COVID-19 Controversies and Communitarianism

by | Aug 3, 2020

COVID-19 Controversies and Communitarianism

by | Aug 3, 2020

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The ongoing controversies swirling about COVID-19 continue to confound me. Not the fact that questions have been posed and “conspiracies” rejected but, rather, that many parties on both sides of every COVID-19 divide—regarding lockdowns, masks, vaccines, whether children should go to school and healthy people should go to work, etc.—appear to be thoroughly convinced that the truth is on their side and that those who disagree with them are “nut cases.” Of course, the same is true about most any dispute on social media today, but when it comes to COVID-19, the adherents to various “self-evident tenets” have achieved a new and more vicious degree of smug sanctimoniousness.

On the one hand, we have people who seem truly to be convinced that those who don masks are Jesus-like characters who engage in “radical acts of kindness,” as one person on my Facebook timeline characterized them, including, apparently, herself. On the other hand, we have people who guffaw at the sight of face-masked persons sunbathing on a vast expanse of sandy beach or while driving all alone in their cars, windows rolled up. Surely there are facts, grounded in science, to consider, but proponents of masks are so convinced that The ScienceTM is on their side that they facilely (and fallaciously) slide between interpretations according to which those who refuse to wear masks are evil, selfish, stupid and/or ignorant. Common sense would certainly seem to dictate that illnesses can be transmitted through saliva—is that not in fact why restaurants sterilize glassware and eating utensils? But the COVID-19 mask controversy was considerably exacerbated by the government’s own mixed messages on the topic. Even pandemic guru Anthony Fauci appeared in an early 2020 YouTube clip in which he stated that masks were unnecessary and mainly for show, serving to make people feel better psychologically. Later, after the video had already gone viral, Fauci’s claim was clarified as an attempt to mitigate a PPE shortage among health professionals.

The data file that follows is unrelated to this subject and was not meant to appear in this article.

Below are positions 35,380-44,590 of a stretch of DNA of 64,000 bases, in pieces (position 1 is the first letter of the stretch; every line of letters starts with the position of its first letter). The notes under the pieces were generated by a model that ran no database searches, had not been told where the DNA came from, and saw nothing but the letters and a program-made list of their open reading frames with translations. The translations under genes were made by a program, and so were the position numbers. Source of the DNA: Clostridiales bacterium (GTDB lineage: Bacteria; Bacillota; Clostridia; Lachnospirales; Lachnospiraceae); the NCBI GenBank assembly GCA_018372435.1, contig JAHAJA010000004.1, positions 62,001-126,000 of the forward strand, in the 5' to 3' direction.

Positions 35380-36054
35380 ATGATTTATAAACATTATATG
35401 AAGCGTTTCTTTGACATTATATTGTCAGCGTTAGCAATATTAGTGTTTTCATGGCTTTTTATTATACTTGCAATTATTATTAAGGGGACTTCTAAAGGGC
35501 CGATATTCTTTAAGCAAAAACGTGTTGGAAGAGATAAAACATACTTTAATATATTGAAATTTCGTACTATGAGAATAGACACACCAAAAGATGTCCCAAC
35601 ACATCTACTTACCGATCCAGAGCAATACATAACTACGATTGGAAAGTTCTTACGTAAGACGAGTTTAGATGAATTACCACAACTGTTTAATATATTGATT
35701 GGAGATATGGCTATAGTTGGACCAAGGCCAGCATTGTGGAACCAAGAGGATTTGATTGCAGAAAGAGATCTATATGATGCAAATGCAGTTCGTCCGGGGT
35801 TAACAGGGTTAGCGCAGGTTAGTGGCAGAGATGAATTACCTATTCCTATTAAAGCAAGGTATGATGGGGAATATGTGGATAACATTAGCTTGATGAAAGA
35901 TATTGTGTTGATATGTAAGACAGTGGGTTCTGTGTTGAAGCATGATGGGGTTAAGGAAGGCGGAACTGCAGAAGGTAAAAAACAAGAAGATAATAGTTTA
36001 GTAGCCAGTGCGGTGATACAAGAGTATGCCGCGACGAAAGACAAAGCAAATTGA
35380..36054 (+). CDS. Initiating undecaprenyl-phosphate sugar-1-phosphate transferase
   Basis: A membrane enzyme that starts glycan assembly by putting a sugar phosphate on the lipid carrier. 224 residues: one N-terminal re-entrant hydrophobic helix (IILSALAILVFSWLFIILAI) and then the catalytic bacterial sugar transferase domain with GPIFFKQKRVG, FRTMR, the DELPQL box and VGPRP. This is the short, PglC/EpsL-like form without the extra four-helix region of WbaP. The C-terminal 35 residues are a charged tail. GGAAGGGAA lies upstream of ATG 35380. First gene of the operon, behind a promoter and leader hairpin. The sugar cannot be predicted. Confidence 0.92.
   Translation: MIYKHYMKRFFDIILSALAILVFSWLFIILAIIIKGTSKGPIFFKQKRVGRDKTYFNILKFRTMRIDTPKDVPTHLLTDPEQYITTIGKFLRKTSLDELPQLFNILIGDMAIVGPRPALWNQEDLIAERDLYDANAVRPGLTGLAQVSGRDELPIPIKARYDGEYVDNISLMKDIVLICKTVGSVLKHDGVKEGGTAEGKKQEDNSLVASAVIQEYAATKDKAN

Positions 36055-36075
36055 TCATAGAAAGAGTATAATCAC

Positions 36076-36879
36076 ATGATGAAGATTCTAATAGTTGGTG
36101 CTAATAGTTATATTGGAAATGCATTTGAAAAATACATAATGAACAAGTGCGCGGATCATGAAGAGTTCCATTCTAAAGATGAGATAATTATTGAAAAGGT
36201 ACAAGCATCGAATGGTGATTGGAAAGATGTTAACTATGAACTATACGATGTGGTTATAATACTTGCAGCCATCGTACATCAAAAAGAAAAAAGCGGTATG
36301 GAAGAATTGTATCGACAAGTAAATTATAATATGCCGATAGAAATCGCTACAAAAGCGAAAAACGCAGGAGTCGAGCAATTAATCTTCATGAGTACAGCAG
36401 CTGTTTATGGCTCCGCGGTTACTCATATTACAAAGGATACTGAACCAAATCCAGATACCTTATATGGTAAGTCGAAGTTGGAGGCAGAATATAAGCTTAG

I am less interested in questions such as whether masks diminish the incidence of disease (obviously surgeons wear “surgical masks” to prevent sepsis in the persons into whom they slice), or whether molecules do in fact disperse and diffuse rapidly in open volumes of air (see: Chemistry 101), than in why people are so vehement in their disagreement over whether and where masks should be required by law. From the beginning, the characterization of COVID-19 as a “pandemic” seems to have conjured in many people’s minds images of wheelbarrows rolling through the neighborhood to collect corpses. (I suspect that to this day some people continue to check their bodies for oozing boils.) Nothing of the sort has of course occurred, and the risk of death to anyone under fifty years of age is lower than the risk of death associated with all sorts of activities in which we regularly engage. No wonder young people are not worried. They are not being reckless at all when they go out with friends. Are they being selfish, as the mask brigade maintains?

At one point I attempted to reason with some people on Facebook who were denouncing as “evil” (in a refrain reminiscent of ancient Greek tragedy) those who do not wear masks. Among other things, I observed that, in fact, contrary to the apparent beliefs of the pro-mask chorus, not everyone who does not wear a mask lives in the United States and worships Donald Trump, who famously “opted” not to wear a mask for months. This was met with a flurry of denunciatory responses, until I revealed that I myself had in fact been wearing a mask, at which point I became “evil, stupid, ignorant, and/or selfish” for entertaining the possibility that other people might hold slightly different beliefs. RIP civil discourse in the twenty-first century world of social media. Alas, as virtual and physical reality converge, fueled by an amorphous blob of pseudo-information, fake news, propaganda memes, omissive charts, incommensurable data and, above all, emotive outbursts, the verbal violence has been acted upon by some. Mask shaming in the states now takes the form of people attacking people who call out the unmasked and, for their part, mask wearers joining forces to shout people out of stores who dare to enter without what are regarded as appropriate prophylactic coverings.

I was in Austria for more than half of 2020, at the height of the Coronapocalypse, where the incidence of the virus has been quite low and the death toll still hovers just under 700. I know, I know: 700 dead people who need not have died, if only… (If only what? If all men were not mortal, perhaps?) Why was the situation so much less dire in Austria than in Italy, Spain, or France? My best guess is that the powers that be effectively locked down their elderly care facilities and did not, as New York Governor Andrew Cuomo did, send persons infected with COVID-19 into nursing homes to convalesce, thereby directly causing thousands of excess deaths. No one intended to kill those people, of course, but given the precedents in Italy and Spain, where healthcare workers proved to be the primary transmitters of the disease, having not been tested unless they exhibited symptoms, it seems not unreasonable to characterize Cuomo’s action as negligent, at best.